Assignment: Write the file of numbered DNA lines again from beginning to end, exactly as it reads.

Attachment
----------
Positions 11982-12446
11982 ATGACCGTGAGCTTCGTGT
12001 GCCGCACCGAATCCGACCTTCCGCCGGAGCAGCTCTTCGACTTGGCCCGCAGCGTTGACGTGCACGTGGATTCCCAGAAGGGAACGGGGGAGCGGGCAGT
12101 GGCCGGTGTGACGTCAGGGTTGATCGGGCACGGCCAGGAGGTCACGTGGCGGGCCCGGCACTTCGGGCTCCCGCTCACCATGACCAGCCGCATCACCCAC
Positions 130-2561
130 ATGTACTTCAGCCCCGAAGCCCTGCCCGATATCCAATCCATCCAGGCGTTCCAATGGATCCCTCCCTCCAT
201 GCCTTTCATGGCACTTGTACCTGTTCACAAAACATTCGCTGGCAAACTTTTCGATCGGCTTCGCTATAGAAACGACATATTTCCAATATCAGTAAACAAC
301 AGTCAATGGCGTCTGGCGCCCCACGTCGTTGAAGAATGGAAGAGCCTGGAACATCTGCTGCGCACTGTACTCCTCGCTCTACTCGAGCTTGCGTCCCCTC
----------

Positions 11982-12446
11982 ATGACCGTGAGCTTCGTGT
12001 GCCGCACCGAATCCGACCTTCCGCCGGAGCAGCTCTTCGACTTGGCCCGCAGCGTTGACGTGCACGTGGATTCCCAGAAGGGAACGGGGGAGCGGGCAGT
12101 GGCCGGTGTGACGTCAGGGTTGATCGGGCACGGCCAGGAGGTCACGTGGCGGGCCCGGCACTTCGGGCTCCCGCTCACCATGACCAGCCGCATCACCCAC
Positions 130-2561
130 ATGTACTTCAGCCCCGAAGCCCTGCCCGATATCCAATCCATCCAGGCGTTCCAATGGATCCCTCCCTCCAT
201 GCCTTTCATGGCACTTGTACCTGTTCACAAAACATTCGCTGGCAAACTTTTCGATCGGCTTCGCTATAGAAACGACATATTTCCAATATCAGTAAACAAC
301 AGTCAATGGCGTCTGGCGCCCCACGTCGTTGAAGAATGGAAGAGCCTGGAACATCTGCTGCGCACTGTACTCCTCGCTCTACTCGAGCTTGCGTCCCCTC